His words echoed former defense secretary Robert M. Gates, who told West Point cadets in February: “After the major Afghan troop deployments end in 2014, how do we keep you and those five or ten years older than you in our Army?” One of Gates’s answers was the need to attack “the institutional and bureaucratic constipation of Big Army, and rethink the way it deals with the outstanding young leaders in its lower and middle ranks.”
What Gates said he feared was, “Men and women in the prime of their professional lives, who may have been responsible for the lives of scores or hundreds of troops, or millions of dollars in assistance, or engaging in reconciling warring tribes . . . they may find themselves in a cube all day reformatting power point slides, preparing quarterly training briefs, or assigned an ever-expanding array of clerical duties. The consequences of this terrify me.”
For Odierno, his top priorities are “to first review leadership development and [second] how we’re going to do leadership development.” That requires looking “at new ways [to], broaden their horizons so they are able to better react” and “better prepared for the world situations” in which they will be placed, he told the senators.
“The future battlefield will be populated with hybrid threats — combinations of regular, irregular, terrorist, and criminal groups,” Odierno wrote in a pre-hearing questionnaire from the committee. “We must train and educate our leaders and units to understand and prevail against hybrid threats.” He explained that approach required “both combined arms maneuver and wide area security,” the latter including counterinsurgency operations.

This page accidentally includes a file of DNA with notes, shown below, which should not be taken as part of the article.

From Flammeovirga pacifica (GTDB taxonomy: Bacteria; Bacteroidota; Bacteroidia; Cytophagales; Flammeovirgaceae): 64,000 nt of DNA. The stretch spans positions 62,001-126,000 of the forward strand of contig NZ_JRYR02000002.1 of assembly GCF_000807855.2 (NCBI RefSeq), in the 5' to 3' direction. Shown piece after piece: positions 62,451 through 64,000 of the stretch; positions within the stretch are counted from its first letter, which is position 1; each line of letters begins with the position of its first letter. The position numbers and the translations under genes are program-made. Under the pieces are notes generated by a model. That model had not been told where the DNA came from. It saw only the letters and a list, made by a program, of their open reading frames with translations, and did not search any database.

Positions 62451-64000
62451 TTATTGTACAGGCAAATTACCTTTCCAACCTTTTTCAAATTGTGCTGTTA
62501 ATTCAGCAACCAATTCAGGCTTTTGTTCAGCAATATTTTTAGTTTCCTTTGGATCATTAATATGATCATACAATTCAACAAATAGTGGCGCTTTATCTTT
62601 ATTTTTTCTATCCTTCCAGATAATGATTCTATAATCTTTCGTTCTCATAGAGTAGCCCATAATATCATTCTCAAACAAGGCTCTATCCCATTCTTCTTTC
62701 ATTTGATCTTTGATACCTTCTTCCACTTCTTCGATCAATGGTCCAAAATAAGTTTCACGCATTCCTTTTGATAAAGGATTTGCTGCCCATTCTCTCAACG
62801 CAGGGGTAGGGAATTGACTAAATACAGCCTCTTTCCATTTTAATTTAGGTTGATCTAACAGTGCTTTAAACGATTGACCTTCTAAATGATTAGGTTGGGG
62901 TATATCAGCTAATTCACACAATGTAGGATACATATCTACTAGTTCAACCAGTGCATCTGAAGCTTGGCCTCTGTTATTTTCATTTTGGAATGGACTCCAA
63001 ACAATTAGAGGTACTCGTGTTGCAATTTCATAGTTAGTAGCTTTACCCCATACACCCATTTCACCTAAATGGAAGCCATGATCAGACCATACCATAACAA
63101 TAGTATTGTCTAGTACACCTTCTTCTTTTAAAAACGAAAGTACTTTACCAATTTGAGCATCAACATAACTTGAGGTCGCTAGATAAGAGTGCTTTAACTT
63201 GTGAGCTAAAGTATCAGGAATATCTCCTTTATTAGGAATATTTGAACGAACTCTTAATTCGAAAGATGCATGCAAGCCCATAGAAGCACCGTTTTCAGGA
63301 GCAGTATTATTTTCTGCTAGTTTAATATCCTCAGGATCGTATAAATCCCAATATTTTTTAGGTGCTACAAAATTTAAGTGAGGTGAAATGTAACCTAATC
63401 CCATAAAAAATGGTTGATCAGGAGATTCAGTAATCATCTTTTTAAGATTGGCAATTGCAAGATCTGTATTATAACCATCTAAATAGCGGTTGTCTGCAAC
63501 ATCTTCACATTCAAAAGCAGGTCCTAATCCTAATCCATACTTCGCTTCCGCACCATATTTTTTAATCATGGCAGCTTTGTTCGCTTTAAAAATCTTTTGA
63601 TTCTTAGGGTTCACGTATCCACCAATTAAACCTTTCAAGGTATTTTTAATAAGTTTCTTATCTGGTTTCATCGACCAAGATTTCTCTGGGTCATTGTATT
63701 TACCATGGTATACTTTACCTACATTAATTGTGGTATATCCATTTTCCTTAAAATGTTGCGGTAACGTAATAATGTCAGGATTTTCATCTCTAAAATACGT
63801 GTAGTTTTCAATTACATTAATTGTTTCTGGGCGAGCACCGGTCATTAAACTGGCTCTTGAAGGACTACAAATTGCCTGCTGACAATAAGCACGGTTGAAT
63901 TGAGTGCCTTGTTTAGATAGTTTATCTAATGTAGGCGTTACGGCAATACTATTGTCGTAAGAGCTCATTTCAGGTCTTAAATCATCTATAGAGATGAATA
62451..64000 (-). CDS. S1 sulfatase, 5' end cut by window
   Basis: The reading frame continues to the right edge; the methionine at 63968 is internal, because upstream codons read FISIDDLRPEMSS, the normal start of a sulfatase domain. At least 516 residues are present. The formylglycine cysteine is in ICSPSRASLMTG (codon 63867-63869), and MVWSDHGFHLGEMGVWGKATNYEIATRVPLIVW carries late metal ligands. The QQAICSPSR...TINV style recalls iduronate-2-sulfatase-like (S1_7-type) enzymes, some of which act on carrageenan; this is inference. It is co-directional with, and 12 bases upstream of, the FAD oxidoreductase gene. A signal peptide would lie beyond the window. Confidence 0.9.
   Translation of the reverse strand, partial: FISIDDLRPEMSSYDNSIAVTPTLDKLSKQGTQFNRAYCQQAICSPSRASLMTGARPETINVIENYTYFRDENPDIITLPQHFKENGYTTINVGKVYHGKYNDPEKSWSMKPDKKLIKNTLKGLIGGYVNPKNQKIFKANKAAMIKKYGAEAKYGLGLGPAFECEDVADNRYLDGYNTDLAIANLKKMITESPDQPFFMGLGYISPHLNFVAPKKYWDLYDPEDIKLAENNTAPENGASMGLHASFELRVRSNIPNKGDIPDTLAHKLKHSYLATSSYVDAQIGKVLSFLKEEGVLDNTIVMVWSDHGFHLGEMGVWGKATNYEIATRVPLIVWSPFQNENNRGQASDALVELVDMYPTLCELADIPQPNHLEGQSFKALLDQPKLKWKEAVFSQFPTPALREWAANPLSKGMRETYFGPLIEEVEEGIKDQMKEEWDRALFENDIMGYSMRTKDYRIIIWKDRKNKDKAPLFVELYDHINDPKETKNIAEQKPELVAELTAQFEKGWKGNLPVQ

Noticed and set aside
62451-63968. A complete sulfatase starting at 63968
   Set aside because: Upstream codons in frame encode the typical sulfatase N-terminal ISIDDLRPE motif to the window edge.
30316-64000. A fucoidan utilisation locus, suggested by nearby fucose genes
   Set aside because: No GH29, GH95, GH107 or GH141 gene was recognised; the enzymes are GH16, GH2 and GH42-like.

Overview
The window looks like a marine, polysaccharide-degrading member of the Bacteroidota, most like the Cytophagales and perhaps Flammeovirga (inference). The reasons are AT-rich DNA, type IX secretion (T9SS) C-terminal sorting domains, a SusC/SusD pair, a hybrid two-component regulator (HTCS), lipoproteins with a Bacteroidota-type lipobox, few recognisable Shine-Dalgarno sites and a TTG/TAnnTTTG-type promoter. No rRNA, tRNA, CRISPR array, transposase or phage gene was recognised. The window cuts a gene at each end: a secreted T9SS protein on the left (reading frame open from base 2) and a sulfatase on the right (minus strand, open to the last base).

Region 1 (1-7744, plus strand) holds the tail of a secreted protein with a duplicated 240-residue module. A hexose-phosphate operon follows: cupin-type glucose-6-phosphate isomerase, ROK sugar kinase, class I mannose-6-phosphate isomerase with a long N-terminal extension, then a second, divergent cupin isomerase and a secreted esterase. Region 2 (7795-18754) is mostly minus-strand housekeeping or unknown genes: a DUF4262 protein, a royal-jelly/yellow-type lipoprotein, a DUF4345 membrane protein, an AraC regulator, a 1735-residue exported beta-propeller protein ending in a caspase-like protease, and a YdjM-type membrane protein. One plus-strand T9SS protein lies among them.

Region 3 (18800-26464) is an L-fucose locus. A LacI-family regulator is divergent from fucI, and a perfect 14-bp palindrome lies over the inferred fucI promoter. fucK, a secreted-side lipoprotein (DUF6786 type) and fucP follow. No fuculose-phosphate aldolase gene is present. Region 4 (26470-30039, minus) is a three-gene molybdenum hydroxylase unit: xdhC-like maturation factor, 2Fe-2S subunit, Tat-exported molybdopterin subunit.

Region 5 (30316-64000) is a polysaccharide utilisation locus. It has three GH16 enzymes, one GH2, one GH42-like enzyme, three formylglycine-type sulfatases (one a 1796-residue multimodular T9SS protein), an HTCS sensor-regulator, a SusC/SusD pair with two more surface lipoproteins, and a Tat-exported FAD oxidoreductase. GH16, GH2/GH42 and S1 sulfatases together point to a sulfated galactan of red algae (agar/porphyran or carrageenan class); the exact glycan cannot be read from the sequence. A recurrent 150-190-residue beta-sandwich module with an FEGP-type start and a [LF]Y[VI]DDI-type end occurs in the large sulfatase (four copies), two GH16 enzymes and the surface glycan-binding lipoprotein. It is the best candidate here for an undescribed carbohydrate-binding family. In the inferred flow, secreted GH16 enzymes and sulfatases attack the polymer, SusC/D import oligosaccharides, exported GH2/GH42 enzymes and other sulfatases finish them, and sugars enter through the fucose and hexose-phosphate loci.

There would still be training in basic military fundamentals, understanding weapons systems and their execution. Leaders must be able to execute with lethality, he said, “but they also must understand the environment they’re going to operate in is going to be very different, and they have to be able to adapt and adjust.”
“We must have a highly professional education system that educates future leaders on the hard-earned lessons of this past decade so we don’t repeat the mistakes of post-Vietnam, of thinking these kinds of operations are behind us,” he wrote in answers to the committee.
Lessons from the wars of the past decade — counterinsurgency, counterterrorism and stability operations — are already being bundled up in programs that institutionalize Army capabilities in elements the Army has termed “Irregular Warfare.” To establish and train troops in these areas the Army has created a series of institutional units, which Odierno described in his written answers to the committee.